'No demonstrations please, dear boy. Sit down. Let's have some gin, we need it. Here.'
'Do you blame me terribly?' said Simon. He was feeling limp with joy. He tried to control his face and his voice. He would be quiet, dignified, sober, all that Axel would wish him to be. But whatever came next, he was home and safe.
'Of course I blame you. That you might be thoroughly confused by Julius or eve frightned of him I can understand. But I can't see how you could have gone on lying and mystifying me when you saw how bloody miserable it was making me.'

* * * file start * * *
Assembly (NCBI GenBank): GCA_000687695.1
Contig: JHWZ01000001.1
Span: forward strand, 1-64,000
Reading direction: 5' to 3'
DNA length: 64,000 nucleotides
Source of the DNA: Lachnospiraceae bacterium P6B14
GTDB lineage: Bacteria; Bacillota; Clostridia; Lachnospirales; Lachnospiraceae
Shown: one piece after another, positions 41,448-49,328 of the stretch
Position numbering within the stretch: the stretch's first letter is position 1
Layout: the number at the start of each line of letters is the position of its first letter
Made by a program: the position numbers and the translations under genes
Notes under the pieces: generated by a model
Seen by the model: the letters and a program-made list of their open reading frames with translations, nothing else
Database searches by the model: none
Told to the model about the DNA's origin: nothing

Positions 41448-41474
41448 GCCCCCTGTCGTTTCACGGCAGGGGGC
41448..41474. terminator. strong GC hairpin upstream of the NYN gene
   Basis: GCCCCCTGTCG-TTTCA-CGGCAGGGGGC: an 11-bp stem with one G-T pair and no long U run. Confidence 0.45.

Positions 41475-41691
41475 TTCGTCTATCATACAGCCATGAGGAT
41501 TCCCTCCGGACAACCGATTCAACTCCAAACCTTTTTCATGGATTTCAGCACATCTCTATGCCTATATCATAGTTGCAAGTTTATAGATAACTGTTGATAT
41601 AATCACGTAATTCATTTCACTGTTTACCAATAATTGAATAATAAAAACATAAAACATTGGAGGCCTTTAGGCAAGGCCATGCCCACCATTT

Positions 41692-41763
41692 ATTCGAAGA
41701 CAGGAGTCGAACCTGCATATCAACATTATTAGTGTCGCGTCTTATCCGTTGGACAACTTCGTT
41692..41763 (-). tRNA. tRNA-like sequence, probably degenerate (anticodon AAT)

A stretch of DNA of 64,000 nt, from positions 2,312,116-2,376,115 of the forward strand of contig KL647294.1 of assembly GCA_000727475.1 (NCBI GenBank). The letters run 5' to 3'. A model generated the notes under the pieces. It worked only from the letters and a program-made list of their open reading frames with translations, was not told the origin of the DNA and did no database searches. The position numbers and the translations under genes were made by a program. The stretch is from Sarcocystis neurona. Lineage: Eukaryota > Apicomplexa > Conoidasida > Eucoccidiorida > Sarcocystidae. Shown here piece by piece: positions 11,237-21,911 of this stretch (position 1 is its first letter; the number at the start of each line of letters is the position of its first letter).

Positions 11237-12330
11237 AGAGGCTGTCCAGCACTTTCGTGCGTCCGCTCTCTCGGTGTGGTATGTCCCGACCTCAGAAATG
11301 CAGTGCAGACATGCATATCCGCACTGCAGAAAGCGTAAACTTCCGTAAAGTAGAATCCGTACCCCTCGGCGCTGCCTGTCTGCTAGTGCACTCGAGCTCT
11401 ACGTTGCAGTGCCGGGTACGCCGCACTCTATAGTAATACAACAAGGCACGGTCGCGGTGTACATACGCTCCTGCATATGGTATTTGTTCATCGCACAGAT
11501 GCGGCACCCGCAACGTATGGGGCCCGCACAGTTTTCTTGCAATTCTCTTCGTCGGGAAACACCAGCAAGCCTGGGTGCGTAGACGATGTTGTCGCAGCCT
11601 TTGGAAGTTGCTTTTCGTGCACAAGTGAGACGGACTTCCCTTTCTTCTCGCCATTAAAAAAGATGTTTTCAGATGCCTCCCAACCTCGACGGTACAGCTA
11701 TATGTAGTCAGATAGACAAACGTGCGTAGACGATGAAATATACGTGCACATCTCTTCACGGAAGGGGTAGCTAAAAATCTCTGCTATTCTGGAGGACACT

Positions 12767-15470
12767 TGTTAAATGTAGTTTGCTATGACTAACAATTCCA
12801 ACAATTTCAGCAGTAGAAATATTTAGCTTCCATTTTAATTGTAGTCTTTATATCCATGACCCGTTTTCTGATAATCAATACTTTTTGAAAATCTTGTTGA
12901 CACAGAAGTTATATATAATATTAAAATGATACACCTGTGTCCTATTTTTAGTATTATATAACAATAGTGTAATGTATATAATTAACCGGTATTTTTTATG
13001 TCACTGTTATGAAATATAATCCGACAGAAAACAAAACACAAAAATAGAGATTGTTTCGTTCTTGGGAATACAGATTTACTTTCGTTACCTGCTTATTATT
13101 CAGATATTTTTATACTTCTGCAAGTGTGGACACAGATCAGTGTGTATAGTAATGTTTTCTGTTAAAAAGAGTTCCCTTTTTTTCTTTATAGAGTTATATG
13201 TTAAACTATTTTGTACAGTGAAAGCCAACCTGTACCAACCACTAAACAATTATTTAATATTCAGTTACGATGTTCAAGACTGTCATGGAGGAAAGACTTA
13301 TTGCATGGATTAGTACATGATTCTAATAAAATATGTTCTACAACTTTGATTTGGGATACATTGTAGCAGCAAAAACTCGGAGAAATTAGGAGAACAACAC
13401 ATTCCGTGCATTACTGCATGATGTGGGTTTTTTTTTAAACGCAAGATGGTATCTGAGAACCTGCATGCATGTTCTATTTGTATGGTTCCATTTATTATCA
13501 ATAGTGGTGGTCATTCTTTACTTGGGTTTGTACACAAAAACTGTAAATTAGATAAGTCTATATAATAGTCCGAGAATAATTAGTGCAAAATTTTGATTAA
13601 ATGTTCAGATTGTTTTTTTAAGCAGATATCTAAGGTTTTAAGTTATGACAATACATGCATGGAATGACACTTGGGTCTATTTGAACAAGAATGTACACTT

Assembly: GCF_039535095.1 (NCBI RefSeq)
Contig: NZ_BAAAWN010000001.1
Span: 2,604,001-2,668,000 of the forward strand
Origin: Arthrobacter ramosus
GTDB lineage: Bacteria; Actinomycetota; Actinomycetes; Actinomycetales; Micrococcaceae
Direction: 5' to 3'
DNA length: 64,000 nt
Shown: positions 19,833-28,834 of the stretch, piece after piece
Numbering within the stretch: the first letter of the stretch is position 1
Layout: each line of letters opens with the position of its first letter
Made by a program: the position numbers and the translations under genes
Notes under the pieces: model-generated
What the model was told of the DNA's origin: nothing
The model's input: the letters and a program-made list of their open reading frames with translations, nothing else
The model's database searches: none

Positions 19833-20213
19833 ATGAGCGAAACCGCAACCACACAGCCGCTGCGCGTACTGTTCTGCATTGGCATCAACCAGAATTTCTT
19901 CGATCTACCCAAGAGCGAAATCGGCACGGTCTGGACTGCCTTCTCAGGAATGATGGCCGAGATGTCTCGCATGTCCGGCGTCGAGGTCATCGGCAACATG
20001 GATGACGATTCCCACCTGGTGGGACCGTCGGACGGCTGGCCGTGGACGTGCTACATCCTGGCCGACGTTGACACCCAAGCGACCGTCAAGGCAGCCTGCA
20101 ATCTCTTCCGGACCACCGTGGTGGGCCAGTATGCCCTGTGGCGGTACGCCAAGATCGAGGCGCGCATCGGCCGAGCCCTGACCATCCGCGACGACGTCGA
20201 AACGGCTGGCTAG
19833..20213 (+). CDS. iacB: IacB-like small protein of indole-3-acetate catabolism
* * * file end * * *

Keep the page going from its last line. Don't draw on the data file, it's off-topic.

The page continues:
'Miserable--?' said Simon. They were sitting close to each other now drinking gin. He had been miserable. Axel had been fierce, dangerous, terrible.
'I think I got into such a state of guilty terror worrying about myself. I just didn't see what was happening to you. I though how angry you would be with me. I though how Julius might make you see me differently. I didn't think you were miserable.'(p. 364)
Iris Murdoch, A Fairly Honourable Defeat, Penguin (New York: 2001).